Sunday, January 8, 2012

A New Perspective on…

1 be sick, spew, heave, retch, gag, get sick; informal: throw up, puke, purge, hurl, barf, upchuck, ralph.
2 regurgitate, bring up, spew up, cough up, lose; informal throw up, puke, spit up.
noun informal: puke, spew, barf.

AH (adorable hubby) doesn't often get sick to the point of losing his lunch, but one day this week he had a touch of flu and his lunch came up for consideration. He's over it now and we're all glad.

This isn't a frequent topic of conversation in our family, except when we go to dinner with AH's siblings, and one brother-in-law is inclined to choose as our destination Chuck-a-Rama, the popular buffet restaurant in Utah, which he usually refers to as "Upchuck." Maybe the first time you hear that it might be mildly amusing, but not the 101st. We're all willing to go there anyway when it's his turn to choose because they have favorites we don't make at home. I'm partial to the variety of salads, scones with honey butter, and bread pudding--which I take to the ice cream bar and squirt caramel sauce on.

Nevertheless, we've been talking about barf a lot lately. And cheering.

Yes--IVF worked, and our son and his wife are pregnant. Now she has morning sickness. I told him that if he wanted a full-spectrum experience, he could at least manage to throw in with her by throwing up with her a few times. He's thinking about it.

They've been married ten years and this is the first time they've been pregnant. We're so thankful for so many factors and medical miracles that have aligned to make this happen for them.

Ethan, our fifth grandbaby, will be eight years old in May so we've been baby-hungry for a while. Now we're all looking forward to August when this long-anticipated, much loved little person will arrive. And very happy at this point about the barfing.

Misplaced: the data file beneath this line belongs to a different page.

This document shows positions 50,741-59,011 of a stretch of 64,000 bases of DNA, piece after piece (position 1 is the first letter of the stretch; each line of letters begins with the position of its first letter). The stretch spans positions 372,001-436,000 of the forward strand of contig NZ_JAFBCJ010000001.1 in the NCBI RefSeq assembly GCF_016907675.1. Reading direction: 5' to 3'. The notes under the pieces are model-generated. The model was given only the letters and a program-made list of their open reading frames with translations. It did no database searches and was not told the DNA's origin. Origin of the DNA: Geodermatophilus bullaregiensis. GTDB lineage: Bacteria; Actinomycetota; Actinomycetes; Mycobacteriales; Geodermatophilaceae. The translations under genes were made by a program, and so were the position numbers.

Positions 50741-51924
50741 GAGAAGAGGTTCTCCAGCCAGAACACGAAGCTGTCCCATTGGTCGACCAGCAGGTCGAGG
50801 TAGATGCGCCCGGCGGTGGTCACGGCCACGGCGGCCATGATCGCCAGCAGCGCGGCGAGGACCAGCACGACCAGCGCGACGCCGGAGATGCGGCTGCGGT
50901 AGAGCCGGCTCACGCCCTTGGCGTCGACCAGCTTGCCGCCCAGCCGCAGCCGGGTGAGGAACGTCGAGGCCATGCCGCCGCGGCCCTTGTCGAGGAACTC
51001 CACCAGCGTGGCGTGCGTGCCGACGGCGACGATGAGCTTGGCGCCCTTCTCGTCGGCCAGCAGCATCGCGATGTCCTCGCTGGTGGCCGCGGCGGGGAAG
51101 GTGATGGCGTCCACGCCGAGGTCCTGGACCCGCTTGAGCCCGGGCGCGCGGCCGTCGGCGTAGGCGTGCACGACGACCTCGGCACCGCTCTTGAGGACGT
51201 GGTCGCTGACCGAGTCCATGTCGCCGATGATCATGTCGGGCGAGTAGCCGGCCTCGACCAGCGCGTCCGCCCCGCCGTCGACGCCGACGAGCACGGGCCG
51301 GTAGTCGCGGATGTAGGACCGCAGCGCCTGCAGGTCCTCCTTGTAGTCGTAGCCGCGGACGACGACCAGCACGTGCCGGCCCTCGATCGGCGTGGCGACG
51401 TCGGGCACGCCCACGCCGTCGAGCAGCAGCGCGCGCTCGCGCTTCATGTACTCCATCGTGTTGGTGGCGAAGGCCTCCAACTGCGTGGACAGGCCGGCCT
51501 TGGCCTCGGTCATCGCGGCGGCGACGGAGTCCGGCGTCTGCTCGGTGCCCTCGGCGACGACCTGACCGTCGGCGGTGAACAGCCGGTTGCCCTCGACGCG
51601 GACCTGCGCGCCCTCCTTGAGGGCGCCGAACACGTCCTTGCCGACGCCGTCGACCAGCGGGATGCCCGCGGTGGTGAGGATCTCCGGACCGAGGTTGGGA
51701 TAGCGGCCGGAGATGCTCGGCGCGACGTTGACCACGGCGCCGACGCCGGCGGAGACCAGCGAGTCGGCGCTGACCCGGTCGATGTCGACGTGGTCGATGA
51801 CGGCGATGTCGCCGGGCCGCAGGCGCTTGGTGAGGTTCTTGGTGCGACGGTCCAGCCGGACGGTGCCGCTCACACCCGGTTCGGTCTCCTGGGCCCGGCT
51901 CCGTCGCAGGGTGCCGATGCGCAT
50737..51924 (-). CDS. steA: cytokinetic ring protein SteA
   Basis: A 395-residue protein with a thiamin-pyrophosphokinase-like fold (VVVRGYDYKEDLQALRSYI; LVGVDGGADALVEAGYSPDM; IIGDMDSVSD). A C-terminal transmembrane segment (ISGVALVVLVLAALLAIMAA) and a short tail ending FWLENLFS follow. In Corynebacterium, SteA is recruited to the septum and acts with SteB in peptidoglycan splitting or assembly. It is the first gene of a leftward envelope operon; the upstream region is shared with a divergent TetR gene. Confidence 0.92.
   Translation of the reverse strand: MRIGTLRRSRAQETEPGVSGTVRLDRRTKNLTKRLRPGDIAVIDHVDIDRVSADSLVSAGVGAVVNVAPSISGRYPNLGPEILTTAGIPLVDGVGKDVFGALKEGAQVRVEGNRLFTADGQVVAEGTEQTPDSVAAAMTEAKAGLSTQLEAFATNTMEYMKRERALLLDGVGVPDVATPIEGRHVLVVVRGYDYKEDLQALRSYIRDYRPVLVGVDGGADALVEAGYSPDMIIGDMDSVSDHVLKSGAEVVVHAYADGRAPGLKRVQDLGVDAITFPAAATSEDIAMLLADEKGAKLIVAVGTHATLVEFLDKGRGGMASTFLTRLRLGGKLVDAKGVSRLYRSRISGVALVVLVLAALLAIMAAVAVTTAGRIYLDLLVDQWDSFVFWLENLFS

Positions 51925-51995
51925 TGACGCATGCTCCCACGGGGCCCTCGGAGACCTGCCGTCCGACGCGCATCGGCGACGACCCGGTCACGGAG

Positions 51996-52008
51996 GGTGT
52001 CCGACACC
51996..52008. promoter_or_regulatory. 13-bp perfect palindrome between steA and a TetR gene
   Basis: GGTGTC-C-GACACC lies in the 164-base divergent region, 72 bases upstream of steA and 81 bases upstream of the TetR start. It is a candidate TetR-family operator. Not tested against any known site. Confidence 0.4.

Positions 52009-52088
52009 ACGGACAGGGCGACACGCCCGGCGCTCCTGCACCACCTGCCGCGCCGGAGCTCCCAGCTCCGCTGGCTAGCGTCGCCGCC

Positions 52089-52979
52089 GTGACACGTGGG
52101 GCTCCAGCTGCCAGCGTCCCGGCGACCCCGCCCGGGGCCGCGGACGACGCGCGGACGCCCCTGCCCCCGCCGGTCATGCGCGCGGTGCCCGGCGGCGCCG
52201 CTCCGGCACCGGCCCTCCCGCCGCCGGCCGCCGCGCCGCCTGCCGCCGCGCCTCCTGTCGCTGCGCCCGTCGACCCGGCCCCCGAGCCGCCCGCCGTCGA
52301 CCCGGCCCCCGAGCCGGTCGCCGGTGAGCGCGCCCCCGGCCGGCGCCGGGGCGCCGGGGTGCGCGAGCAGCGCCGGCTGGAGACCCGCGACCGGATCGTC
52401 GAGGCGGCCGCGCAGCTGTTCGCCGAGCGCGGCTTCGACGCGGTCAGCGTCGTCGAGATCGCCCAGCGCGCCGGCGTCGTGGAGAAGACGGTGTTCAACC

Monday, January 2, 2012

Putting Christmas away

It seems an ironic way to say it--"putting Christmas away"--and I'm feeling a little melancholy, but it's more than just wrapping up all the decor and ornaments and stashing them in the garage for eleven more months.

I always loved the symbolism of an evergreen tree. It's alive all year round, doesn't lose its leaves or go dormant for a season, and it represents the eternal life that Christ offers. Having grown up among trees, I'm especially fond of all things "greenly leaping" as ee cummings has described them.

Our new house doesn't really have space for a big green live Christmas tree. Instead, we use a wrought iron tree especially for ornament display--no lights, no tinsel or garlands, no star at the top. I used to have Christmas music as the theme of the tree, with angels and musical notes and little parchment sheet music. Now the theme is "Let Heaven and Nature Sing," so I still have angels and music, but I also use birds and butterflies, pinecones and stars. It's all organic, too, with wood, clay, seashells, glass and metal.

It's not big or ornate or flashy, but our bare essentials tree represents the most important event since the creation, the event we celebrate in the winter even though it happened in the spring. There's no need to banish reminders of Christ just because it's not December anymore. So why should I put everything away? I want to keep visible in my home year-round reminders of what the birth of Christ represents; although the ornaments may go back in the storage boxes, my heart is still full of what the celebration really means. We have Christmas so we can have Easter.